Roman Toilet Paper/Game Piece Revisionism?

More on the game piece side, actually , although I’ll admit to not knowing about the other personal hygiene method mentioned in this item (tip o’ the pileus to Sarah Bond for setting me on to this one and to Dan Diffendale for tracking down the original article). Here’s how the Daily Mail covers it:

Ancient artefacts thought to be early gaming pieces will have to be reclassified after new research which claims they were actually used to wipe bottoms.

The flat, disc-shaped Roman relics have been in the collection at Fishbourne Roman Palace in Chichester, West Sussex, since the Sixties.

Up until now museum experts thought the items were used for early games like draughts, but an article in the British Medical Journal has now proposed that they have a very different function.

It is well publicised that Romans used sponges mounted on sticks and dipped in vinegar as an alternative to toilet paper.

Yet the idea these ceramic discs might also have been used for such personal hygiene is a revelation.

The broken pieces – known as ‘pessoi’, meaning pebbles – range in size from 1in to 4in in diameter and were excavated near to the museum in 1960.

It had been thought that they were chips used to play an ancient game, also known as ‘pessoi’, but research published last month in the BMJ drew from classical sources to present evidence that they were also used to clean up after going to the toilet.

Noting the ancient Greek proverb ‘three stones are enough to wipe one’s a***’, Philippe Charlier, assistant professor in forensic medicine at the Raymond Poincaré University Hospital in Paris, points to archaeological excavations which have uncovered pessoi inside the pits of Greek and Roman latrines across the Mediterranean.

In one such dig in Athens, American archaeologists found a range of such pessoi 1.2-4in in diameter and 0.2-0.8in thick which, Professor Charlier wrote, were ‘re-cut from old broken ceramics to give smooth angles that would minimise anal trauma’.

Other evidence from the classical world has been passed down to us in the form of ceramics painted with representations of figures using pessoi to clean their buttocks.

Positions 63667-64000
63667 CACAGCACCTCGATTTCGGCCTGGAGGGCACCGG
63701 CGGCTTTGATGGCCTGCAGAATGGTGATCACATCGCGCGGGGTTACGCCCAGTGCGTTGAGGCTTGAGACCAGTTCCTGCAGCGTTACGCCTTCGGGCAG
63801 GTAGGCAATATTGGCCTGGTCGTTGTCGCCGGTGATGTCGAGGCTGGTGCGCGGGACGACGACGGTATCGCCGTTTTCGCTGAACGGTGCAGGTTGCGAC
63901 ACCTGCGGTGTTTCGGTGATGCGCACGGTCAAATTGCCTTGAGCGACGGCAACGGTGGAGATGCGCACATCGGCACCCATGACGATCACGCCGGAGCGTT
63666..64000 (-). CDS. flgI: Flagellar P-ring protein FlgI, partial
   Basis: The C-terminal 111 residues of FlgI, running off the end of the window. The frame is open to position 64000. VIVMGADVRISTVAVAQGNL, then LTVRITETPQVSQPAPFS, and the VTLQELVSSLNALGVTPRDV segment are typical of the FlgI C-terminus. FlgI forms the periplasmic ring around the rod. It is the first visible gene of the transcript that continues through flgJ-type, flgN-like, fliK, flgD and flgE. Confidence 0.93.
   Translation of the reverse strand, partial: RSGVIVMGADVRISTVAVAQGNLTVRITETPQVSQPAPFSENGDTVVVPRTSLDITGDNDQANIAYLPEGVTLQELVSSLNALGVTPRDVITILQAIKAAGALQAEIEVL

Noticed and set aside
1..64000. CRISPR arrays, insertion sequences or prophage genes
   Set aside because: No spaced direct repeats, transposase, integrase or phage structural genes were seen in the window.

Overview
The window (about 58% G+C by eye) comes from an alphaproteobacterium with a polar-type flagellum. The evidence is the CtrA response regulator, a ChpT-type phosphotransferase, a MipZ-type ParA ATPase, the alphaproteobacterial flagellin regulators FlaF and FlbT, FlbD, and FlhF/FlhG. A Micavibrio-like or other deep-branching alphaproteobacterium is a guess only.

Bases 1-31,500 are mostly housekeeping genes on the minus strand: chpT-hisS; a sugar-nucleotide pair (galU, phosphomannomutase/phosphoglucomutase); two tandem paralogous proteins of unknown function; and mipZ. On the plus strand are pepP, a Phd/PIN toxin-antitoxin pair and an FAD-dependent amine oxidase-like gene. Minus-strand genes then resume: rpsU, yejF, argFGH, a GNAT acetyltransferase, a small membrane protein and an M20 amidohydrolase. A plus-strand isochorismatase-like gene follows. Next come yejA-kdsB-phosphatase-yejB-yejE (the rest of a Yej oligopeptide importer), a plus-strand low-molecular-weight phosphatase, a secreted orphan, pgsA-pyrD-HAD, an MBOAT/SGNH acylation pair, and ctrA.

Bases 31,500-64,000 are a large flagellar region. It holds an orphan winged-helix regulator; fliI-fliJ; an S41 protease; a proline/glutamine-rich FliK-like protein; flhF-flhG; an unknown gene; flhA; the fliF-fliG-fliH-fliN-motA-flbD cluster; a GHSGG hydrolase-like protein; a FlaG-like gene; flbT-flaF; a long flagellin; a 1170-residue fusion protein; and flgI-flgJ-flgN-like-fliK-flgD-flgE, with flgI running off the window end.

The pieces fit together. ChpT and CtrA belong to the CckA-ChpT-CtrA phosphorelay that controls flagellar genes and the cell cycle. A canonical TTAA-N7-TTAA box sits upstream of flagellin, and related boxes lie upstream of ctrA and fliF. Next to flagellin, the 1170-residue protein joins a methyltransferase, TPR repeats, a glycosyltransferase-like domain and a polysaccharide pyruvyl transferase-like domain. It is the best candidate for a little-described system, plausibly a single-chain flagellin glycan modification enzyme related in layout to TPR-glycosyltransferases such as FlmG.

According to Professor Charlier’s article, the Greeks and Romans even inscribed some of their pessoi with the names of their enemies or others they didn’t like.

Thus everytime they went to the toilet they would literally be wiping their faecal matter on the names of hated individuals.

Examples of such stones have been found by archaeologists bearing the names of such noted historical figures as Socrates, Themisthocles and Pericles, Professor Charlier reported.

Museum curator Dr Rob Symmons said: ‘When pottery like this is excavated it is someone’s job to wash it clean.

‘So, some poor and unsuspecting archaeologist has probably had the delight of scrubbing some Roman waste off of these pieces.

‘It is not beyond the realms of possibility that we could still find some further signs of waste or residue.

‘However, these pottery pieces have no monetary value because we are essentially talking about items once used as toilet roll.

‘The pieces had always been catalogued as as broken gaming pieces but I was never particularly happy with that explanation.

‘But when the article produced the theory they were used to wipe people’s bums I thought it was hilarious and it just appealed to me.

‘I love the idea we’ve had these in the museum for 50 years being largely ignored and now they are suddenly engaging items you can relate to.’

Dr Charlier’s research indicates that the use of such stones would have probably been rather hard on the rear ends of the ancients, and could have caused a variety of medical issues.

He suggests the abrasive texture of the pessoi could have led to skin irritation, mucosal damage, or complications of external haemorrhoids.

He wrote: ‘Maybe this crude and satiric description by Horace in his 8th epode (1st century BC) — “an a*** at the centre of dry and old buttocks mimicking that of a defecating cow”— refers to complications arising from such anal irritation.’

Dr Symmons, who has been at the Fishbourne Roman Palace museum for seven years, added: ‘We will obviously have to think about re-classifying these objects on our catalogue.

‘But we hope the pieces will make people smile when they learn what they were used for.

‘They would have probably been quite scratchy to use and I doubt they would be as comfortable as using toilet roll.